Hepatitis B is spread through blood and bodily fluids. This means unprotected sex, having a tattoo or medical procedure in an unhygienic environment and sharing needles can all cause hepatitis B.  

Japanese Encephalitis Vaccine 

The Japanese encephalitis vaccine helps to protect against the infectious disease. Although cases are rare in travellers, visiting high-risk areas or taking part in activities like hiking and camping put you in danger.  

When do you need it? 

Because Japanese encephalitis comes from animals like pigs and birds and is then spread to humans through mosquito bites, the disease is most common in rural areas.  

Countries affected stretch throughout Asia and beyond, from the Pacific Islands to the borders of Pakistan, and parts of Russia and the North Coast of Australia.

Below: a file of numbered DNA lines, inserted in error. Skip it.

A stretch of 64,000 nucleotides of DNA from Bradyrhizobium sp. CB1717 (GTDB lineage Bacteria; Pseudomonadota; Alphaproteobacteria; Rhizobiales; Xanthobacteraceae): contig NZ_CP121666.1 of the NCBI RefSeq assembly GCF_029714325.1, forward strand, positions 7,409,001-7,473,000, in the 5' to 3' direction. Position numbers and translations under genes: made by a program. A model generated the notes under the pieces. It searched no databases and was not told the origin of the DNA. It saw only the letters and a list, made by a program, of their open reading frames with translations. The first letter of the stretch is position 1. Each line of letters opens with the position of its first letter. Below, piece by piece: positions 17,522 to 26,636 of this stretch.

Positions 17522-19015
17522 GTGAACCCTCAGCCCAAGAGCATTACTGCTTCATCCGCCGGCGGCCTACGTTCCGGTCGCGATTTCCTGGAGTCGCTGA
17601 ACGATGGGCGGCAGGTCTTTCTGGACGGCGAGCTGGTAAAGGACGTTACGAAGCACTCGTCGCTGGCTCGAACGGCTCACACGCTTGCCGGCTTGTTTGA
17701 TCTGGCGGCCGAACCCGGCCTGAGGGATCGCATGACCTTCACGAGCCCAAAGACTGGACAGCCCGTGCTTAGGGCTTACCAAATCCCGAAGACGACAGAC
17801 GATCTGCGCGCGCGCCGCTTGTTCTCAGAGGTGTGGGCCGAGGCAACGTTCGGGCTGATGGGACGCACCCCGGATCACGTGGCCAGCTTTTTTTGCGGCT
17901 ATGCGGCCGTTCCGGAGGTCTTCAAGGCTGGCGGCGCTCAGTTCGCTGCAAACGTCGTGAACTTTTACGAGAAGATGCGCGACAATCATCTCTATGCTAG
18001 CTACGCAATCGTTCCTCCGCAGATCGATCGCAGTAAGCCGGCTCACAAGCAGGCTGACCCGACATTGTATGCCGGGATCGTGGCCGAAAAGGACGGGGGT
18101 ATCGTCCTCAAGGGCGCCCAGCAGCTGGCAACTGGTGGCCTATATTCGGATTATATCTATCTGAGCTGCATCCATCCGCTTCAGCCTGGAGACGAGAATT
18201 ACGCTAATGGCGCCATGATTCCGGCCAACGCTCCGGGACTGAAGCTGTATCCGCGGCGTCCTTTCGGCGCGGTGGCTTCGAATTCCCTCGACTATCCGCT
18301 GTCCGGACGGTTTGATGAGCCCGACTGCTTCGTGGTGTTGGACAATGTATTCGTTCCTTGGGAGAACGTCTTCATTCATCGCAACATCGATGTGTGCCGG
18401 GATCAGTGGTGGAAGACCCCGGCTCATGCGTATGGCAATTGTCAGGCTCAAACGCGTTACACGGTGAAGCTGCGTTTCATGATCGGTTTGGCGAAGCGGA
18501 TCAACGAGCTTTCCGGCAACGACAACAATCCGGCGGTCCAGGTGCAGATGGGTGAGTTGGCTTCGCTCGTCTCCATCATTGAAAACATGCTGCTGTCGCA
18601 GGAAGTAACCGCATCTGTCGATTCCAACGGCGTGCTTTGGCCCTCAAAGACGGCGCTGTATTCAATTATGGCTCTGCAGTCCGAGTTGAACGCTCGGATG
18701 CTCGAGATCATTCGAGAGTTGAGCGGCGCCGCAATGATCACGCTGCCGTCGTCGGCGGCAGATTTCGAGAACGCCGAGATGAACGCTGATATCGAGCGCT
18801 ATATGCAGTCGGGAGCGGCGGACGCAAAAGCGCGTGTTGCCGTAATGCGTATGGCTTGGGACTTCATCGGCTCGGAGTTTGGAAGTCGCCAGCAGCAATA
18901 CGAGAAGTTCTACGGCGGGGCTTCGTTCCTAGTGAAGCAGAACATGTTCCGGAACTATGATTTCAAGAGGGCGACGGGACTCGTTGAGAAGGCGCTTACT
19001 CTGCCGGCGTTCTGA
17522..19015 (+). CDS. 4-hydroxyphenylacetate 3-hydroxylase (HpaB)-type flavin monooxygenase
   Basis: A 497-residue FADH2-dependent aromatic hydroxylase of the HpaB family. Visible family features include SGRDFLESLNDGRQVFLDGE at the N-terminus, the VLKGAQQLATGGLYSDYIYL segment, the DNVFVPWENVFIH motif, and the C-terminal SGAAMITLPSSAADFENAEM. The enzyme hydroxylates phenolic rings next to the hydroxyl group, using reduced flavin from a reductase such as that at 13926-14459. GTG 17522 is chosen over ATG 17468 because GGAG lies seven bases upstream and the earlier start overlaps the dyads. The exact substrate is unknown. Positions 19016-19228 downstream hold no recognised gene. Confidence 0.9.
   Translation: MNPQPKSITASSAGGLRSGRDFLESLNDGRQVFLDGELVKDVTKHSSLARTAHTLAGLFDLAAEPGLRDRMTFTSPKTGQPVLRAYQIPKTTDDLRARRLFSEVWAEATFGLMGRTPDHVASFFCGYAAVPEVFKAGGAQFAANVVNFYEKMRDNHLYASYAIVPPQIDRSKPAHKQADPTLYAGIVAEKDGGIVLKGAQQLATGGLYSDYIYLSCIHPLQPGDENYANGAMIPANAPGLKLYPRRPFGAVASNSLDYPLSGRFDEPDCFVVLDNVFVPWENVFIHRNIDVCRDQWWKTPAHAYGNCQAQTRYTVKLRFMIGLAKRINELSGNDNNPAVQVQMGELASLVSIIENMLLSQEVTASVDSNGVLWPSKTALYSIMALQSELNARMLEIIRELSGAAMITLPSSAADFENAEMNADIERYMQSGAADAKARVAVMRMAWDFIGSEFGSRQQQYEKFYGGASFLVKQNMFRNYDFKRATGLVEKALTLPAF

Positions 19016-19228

You should still try to avoid getting mosquito bites while travelling to affected areas even if you have had the vaccination. Doing things like wearing clothes that cover your skin and sleeping under mosquito nets will help you to avoid mosquito bites.  

What is it for? 

Japanese encephalitis is a viral infection that affects the brain, and there’s currently no cure.  

Some symptoms include:  
- Seizures, a high temperature, losing the ability to speak, confusion and muscle weakness and paralysis 

Once infected, symptoms can take up to 15 days to appear.  

Rabies Vaccine 

Rabies is a rare disease, but it can be fatal if it’s not treated fast enough. Rabies is found throughout the world - although in the UK, it’s only found in a small number of wild bats.  

When do you need it? 

If you’re travelling to an area where there’s a high risk of rabies, or medical facilities are hard to get to quickly, you should consider getting the rabies vaccine.